When I first started using computers, I was rather bothered by various user interface elements. As my skill grew, and I became a "power user" I found and still do find serious and obvious bugs and issues any time I use a program.
I wanted to learn programming so that I could help with all the software I was using. However it was all proprietary, and I would need some hardcore machine language skills or otherwise I would have to decompile and tinker a whole lot. Back then I didn't have the confidence I have now to just contact the manufacturer with suggestions. Well, using proprietary software gave/gives me a sort of claustrophobia. When the underlying operating systems started becoming a sort of fad that would come and go, obsoleting a huge array of programs, I knew I had to get out.
This is what led me to Linux and both free and open source software. With access to the source I can make changes myself or ask/pay someone else to help.
I did end up learning some programming here and there, but I haven't ever had the ability to get into proper application development.
The existence of this website does demonstrate some small ability I guess. While I'm still learning I lack some fundamental sort of motivation. My youthful curiosity has been slowly dying over the years, and so it's become very hard to get motivated to learn new stuff and actually accomplish goals.
Youthful enthusiasm ∞
I met a guy playing multi-player Minecraft. He asked a lot of questions about all sorts of stuff. The thing with me and questions is that I will take them seriously and answer what I can, no matter how obvious or stupid the question might seem (to others). I do rather enjoy helping people answer questions.
I'm really bad with trivia and yet I know a little bit about all kinds of interesting stuff. My attention-span, interest and memory are scattered at best but I have a depth and interlinking to my memory that lets me recall related information really well.
The way I work internally is to mull over knowledge from an alternate perspective, essentially tutoring myself. This is probably largely responsible for the quality of my memory for those things that interest me. This self-tutoring habit also makes me particularly talented at explanation.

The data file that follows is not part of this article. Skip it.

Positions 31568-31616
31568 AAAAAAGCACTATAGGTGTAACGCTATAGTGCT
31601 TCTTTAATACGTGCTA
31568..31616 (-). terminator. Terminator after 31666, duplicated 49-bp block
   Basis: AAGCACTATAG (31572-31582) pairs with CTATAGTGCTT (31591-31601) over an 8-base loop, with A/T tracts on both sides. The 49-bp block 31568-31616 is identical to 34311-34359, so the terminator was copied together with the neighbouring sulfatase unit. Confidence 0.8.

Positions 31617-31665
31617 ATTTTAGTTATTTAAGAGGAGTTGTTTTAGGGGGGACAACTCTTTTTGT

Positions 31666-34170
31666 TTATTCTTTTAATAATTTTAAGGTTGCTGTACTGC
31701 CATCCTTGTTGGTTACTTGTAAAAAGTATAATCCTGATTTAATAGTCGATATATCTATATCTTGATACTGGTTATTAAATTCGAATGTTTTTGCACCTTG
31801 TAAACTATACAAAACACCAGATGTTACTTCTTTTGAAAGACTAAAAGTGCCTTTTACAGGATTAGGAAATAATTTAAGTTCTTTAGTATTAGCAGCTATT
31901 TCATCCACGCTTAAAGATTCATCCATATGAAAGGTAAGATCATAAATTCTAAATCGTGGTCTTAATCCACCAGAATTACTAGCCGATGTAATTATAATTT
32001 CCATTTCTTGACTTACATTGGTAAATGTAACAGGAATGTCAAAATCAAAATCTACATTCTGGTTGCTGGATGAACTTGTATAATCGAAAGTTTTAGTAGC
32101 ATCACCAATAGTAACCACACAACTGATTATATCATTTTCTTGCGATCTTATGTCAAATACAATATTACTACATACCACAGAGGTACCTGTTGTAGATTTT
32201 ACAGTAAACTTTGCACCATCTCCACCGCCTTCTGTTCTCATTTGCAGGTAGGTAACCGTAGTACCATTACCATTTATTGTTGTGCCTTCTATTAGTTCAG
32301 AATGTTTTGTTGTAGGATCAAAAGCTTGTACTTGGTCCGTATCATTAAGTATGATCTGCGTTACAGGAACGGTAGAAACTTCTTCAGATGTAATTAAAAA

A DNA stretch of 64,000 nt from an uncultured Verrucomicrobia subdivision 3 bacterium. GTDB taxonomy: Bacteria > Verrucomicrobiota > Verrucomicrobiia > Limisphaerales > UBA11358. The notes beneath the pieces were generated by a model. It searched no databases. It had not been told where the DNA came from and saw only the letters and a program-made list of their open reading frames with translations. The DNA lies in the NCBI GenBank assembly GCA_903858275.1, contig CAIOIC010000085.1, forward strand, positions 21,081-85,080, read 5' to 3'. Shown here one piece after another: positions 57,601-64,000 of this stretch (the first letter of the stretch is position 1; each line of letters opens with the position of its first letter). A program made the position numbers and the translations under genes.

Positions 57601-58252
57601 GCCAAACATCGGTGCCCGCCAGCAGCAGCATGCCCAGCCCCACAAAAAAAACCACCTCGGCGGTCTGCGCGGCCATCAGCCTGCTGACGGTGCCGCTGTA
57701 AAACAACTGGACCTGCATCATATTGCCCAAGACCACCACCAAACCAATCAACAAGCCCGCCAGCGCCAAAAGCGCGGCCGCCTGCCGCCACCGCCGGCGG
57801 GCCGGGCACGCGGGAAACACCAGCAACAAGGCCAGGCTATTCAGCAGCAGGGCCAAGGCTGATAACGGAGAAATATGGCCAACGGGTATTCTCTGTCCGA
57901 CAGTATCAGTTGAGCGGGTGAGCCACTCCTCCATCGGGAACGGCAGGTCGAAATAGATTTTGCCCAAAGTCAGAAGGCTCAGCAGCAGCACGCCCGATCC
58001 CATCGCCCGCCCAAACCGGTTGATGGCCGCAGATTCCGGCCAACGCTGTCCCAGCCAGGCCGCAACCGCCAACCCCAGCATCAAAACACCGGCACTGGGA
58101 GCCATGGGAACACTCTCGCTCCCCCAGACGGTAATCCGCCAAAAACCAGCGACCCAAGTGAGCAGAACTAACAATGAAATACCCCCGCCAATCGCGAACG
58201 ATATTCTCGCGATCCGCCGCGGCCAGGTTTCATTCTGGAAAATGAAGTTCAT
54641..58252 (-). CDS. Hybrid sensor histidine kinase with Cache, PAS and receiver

Are you a programmer? ∞
At one point I was asked if I was a programmer. I tried to dismiss it in a sort of yes-and-no way, mainly because I've met "Real Programmers" and I'm not one of them. I ended up pointing him to my compiled website project. He asked if I could teach him to program.
The thing is, a day or so earlier I was going over my programming history and I wondered if I could both get inspired and learn more by doing paired programming or even through tutoring. So I pretty much had to take this opportunity.
So that's why I said yes. Now to explain why this is more interesting than it otherwise would be, and why I have a little section all about this topic.
Project goals ∞
There are a few outlets that this project has.
There are technological challenges found with paired programming. What are the right tools to use? Is a webcam important? Is voice chat important? My writing on the tools we've tried and our thoughts on them may help others.
The social side of mentoring and paired programming may be something I could write on. What mistakes have been made? See Ruby mentoring mistakes. What's the best way to discuss things, to program things, etc?
Finally, I want to create a different arrangement for a lesson plan that goes down the path created by exploring the mentee's questions. In cases where a mentor is not available, a solo student may find this differently-arranged lesson plan much more accessible.
My qualifications ∞
I'm somewhat unqualified and that makes me perfect for the task. I really have no idea what I'm doing, and this is a good thing. So far.
I've already made and have learnt from a lot of the mistakes that a new programmer would go through. I do have my crotchety old habits, but because I don't claim any sort of expertise I have less of the ego that slows improvement. I'm learning as I go and I'm not afraid to admit it.
Opening with a solid mentoring relationship is like an apprenticeship. All the good habits can be fairly-forcefully relayed, and the learning experience can be structured. This makes early development much easier and faster.
At some point our abilities will equalize. When the student-teacher relationship is outgrown and the pair can recognize themselves as peers there is a much more comfortable and effective learning environment.
The mentee's attitude ∞
The kind of student who would work well in this sort of learning environment is one who has already tried to learn on their own. They're already reaching, questioning and experimenting.
Nobody can be taught to be great at anything. They can be taught to be fair, and perhaps good.. but unless there is a lucky matching of interests and a seed of passion nobody can be taught to be truly great.
The truly great have already tinkered on their own.. already been trying. These are the people that have potential.
My mentee had already been playing with Game Maker. He already understood basics and picks anything up in minutes. He asks deep long-term questions which are not solved by tutorials or are only peripherally discussed far too late in the lesson plan.
It's this sort of questioning and exploring character quality that gives this endeavour such potential, and it's a (if not the) primary reason this is so interesting to me.